Born in 1947 in Blackpool, Prior spent her teenage years in St. Albans where, in the early '60s, she befriended a small crew of musicians who had coalesced to form a scene around the Cock Pub. Among them were Donovan Leitch and a fingerpicking guitarist named Mac MacLeod; Prior and MacLeod briefly formed the folk duo Mac Maddy. By 1966, she had begun working with another musician from the St. Albans scene, Tim Hart, and together they recorded a pair of traditional albums called Folk Songs of Olde England, Vol. 1 and 2. Their powerful vocal blend and Hart's acumen on a variety of folk instruments earned them some attention around the London scene and in late 1969 they were approached by former Fairport Convention bassist Ashley Hutchings, who was looking to start a new folk-rock band.
Steeleye Span made their debut in 1970 with Hark! The Village Wait, an album which introduced their intricate vocal blend and often hard-driving instrumental take on traditional U.K. fare. While the band's membership would shift a number of times throughout their many decades together, it was Prior's distinctive voice and infectious charisma that remained constant through nearly every phase of their career. Although she and Hart recorded one more outing as a duo -- 1971's enchanting Summer Solstice -- Steeleye Span went on to become one of Britain's most visible and commercially successful groups of the folk-rock boom, landing a surprise hit with their a cappella rendering of the late renaissance piece "Gaudete" and later with 1975's more pop-driven "All Around My Hat." By the latter part of the '70s, Prior had wed Steeleye Span bandmate Rick Kemp and begun to branch out on her own, first collaborating with fellow folk singer June Tabor on 1976's highly regarded Silly Sisters album, then launching a solo career with 1978's Ian Anderson-produced Woman in the Wings. A second album, Changing Winds, appeared later that same year, making use of what had turned into a contentious Steeleye Span hiatus.
Prior and the rest of Steeleye Span were convinced to reunite in 1980 for their 11th studio outing, Sails of Silver, after which they essentially became a part-time touring band for the first half of the '80s. Prior and Kemp raised a family together, touring here and there and recording 1982's Hooked on Winning and Going for Glory as the Maddy Prior Band. Unlike most of Steeleye Span's output throughout the years, her solo albums were focused more intently on original material. This trend continued when they reunited for 1986's Back in Line, which included the Prior/Kemp original "Lanercost." That same year, Prior began working in an early music consort called the Carnival Band and they recorded A Tapestry of Carols, the first of many collaborations devoted to ancient music. In 1988 she and Tabor briefly resumed their partnership as Silly Sisters with No More to the Dance, followed in 1989 by another Steeleye Span album, Tempted Tried.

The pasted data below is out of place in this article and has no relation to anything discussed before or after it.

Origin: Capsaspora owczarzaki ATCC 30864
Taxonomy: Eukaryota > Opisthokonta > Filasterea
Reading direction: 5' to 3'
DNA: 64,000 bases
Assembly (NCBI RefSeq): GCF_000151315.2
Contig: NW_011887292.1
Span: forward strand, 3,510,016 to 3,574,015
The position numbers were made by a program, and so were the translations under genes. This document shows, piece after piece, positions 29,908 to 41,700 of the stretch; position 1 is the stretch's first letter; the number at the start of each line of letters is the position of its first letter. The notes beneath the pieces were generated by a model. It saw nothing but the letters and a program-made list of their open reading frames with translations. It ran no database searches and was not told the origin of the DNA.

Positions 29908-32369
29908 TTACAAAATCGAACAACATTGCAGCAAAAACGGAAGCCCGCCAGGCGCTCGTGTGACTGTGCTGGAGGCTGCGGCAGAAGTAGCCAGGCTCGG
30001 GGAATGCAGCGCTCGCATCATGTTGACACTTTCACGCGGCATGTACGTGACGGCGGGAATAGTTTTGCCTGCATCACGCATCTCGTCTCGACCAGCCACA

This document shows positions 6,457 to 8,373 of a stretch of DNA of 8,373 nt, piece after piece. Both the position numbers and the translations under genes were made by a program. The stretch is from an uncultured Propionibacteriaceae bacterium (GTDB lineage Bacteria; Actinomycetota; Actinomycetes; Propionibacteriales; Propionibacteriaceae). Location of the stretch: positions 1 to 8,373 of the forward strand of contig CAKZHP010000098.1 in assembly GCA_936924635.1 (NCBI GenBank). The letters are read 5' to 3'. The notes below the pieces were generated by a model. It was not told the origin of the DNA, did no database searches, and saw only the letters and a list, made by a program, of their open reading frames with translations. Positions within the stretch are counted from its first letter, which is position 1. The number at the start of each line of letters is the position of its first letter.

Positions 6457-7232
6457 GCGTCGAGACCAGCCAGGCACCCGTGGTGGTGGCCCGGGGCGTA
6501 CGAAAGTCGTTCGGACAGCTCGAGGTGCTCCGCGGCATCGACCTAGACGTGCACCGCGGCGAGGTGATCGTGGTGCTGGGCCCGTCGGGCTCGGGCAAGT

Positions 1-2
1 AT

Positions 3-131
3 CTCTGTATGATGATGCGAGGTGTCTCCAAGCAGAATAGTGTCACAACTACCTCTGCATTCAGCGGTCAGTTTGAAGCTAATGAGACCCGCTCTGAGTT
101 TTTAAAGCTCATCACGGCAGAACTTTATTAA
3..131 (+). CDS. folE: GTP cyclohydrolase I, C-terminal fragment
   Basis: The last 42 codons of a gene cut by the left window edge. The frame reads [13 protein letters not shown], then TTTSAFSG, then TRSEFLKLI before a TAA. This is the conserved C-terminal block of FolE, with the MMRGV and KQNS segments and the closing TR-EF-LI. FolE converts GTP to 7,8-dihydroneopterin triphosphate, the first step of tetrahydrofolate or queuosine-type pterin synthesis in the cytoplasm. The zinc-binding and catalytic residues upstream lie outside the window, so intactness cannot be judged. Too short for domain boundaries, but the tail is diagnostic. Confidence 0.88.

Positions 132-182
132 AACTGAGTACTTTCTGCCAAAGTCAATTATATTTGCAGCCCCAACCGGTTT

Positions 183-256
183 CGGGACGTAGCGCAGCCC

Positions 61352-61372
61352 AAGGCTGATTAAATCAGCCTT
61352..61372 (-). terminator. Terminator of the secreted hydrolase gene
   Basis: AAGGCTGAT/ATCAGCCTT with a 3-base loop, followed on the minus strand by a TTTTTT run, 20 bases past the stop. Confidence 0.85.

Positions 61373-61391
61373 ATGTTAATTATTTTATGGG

Heading into the '90s, Prior continued to maintain a busy schedule, releasing a duo album with Kemp, Happy Families, as well as another solo album in 1993's Year. In between these were two more outings with the Carnival Band, which at this point had become her more dominant project. Following two more mid-'90s Carnival Band releases, Prior experienced some difficulties with her vocal range, causing Steeleye Span to re-enlist another founding member, Gay Woods, to join her as co-vocalist. The 1996 album Time marked the two singers' first appearance together since the band's 1971 debut. Not long after its release, Prior shocked fans and left Steeleye Span, who opted to carry on with Woods acting as lead singer on their next two albums. Free from commitments to her longtime band, Prior began touring annually with the Carnival Band around Christmas time and devoted herself to recording a pair of ambitious solo albums in 1998's Flesh and Blood and 1999's Ravenchild, each one dealing in mythology and produced by Nick Holland and multi-instrumentalist Troy Donockley.
Following 2000's live album Ballads and Candles, Prior resumed her intensely creative solo run in the studio with Holland and Donockley, first issuing 2001's song cycle Arthur the King, then 2003's Lionhearts. She also found time for another Carnival Band release and a 2002 album called Under the Covers with her daughter, Rose Kemp, and friend Abbie Lathe which was credited to Maddy the Girls. She rejoined Steeleye Span in 2004 after eight years away, and recorded They Called Her Babylon as well as their first Christmas album, Winter. Throughout the remainder of the decade, Prior managed an astonishingly prolific output, recording two more albums with Steeleye Span, three with the Carnival Band, and another with Maddy the Girls, all the while helping to run the Stones Barn Arts Centre in Cumbria which she founded in 2003. Following 2007's live DVD The Quest, she recorded the more traditionally minded solo outing Seven for Old England in 2008, which heavily featured former Steeleye Span bandmate, accordionist John Kirkpatrick and his son Benji.
Early in the next decade, Prior formed a new trio with Carnival Band fiddler and piper Giles Lewin and accordionist Hannah James. Minimalist in set-up, but bolstered by strong playing and Prior's still-agile vocals, the trio recorded 3 for Joy in 2012. A year later, Steeleye Span enjoyed their first chart placement in decades with Wintersmith, an ambitious conceptual album on which they collaborated with fantasy writer Terry Pratchett. After another outing with the band, 2016's Dodgy Bastards, Prior resumed her trio work with Lewin and James for 2017's Shortwinger. Celebrating the 50th anniversary of her longtime band, Prior and Steeleye Span headed out on a major tour of England in 2019. ~ Timothy Monger, Rovi
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